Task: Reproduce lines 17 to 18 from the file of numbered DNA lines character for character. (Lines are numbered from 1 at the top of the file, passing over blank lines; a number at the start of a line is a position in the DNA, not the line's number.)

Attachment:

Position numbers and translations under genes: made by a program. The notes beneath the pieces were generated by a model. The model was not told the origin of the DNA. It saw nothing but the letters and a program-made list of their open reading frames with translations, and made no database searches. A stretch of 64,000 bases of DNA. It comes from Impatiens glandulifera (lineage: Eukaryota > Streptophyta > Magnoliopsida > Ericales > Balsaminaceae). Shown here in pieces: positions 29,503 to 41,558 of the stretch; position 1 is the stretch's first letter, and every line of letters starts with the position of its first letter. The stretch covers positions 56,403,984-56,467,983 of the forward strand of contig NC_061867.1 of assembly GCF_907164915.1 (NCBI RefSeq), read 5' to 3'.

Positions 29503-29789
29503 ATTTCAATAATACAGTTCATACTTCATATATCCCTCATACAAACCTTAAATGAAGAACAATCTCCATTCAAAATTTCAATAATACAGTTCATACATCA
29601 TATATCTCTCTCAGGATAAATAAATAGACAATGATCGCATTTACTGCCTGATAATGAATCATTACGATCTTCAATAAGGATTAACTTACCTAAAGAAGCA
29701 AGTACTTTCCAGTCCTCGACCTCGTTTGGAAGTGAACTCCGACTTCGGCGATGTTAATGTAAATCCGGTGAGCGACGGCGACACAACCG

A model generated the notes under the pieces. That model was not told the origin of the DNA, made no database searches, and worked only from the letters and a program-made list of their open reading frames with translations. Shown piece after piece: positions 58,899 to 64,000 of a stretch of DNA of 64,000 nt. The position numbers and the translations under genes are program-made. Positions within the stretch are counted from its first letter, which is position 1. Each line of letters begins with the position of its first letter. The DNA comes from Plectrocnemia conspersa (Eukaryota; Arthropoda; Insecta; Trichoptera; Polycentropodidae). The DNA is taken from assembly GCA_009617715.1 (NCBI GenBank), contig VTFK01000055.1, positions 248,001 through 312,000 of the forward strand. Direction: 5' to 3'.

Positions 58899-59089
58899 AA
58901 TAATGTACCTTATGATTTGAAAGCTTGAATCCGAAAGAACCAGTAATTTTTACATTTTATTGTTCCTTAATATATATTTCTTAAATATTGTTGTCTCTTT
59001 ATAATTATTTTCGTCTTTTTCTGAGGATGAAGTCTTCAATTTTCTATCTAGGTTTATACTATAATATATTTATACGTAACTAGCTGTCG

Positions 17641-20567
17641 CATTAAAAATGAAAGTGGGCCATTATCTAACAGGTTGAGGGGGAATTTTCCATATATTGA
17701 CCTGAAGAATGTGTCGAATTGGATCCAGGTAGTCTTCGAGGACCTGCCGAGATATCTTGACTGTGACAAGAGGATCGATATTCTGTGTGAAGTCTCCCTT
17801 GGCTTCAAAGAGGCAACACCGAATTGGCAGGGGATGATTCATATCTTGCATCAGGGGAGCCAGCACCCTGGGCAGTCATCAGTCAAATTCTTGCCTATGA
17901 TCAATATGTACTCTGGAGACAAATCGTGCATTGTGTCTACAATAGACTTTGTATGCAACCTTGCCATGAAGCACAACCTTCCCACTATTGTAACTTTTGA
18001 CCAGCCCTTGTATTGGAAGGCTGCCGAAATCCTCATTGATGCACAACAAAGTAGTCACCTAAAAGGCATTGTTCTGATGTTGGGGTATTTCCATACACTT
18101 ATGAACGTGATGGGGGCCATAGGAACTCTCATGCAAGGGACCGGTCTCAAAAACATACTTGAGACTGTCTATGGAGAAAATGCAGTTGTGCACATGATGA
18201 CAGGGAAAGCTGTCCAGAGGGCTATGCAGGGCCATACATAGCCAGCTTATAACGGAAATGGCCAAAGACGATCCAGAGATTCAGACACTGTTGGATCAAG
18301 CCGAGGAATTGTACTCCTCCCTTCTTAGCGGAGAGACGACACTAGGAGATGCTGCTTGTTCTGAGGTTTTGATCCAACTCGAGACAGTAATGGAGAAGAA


18101 ATGAACGTGATGGGGGCCATAGGAACTCTCATGCAAGGGACCGGTCTCAAAAACATACTTGAGACTGTCTATGGAGAAAATGCAGTTGTGCACATGATGA
18201 CAGGGAAAGCTGTCCAGAGGGCTATGCAGGGCCATACATAGCCAGCTTATAACGGAAATGGCCAAAGACGATCCAGAGATTCAGACACTGTTGGATCAAG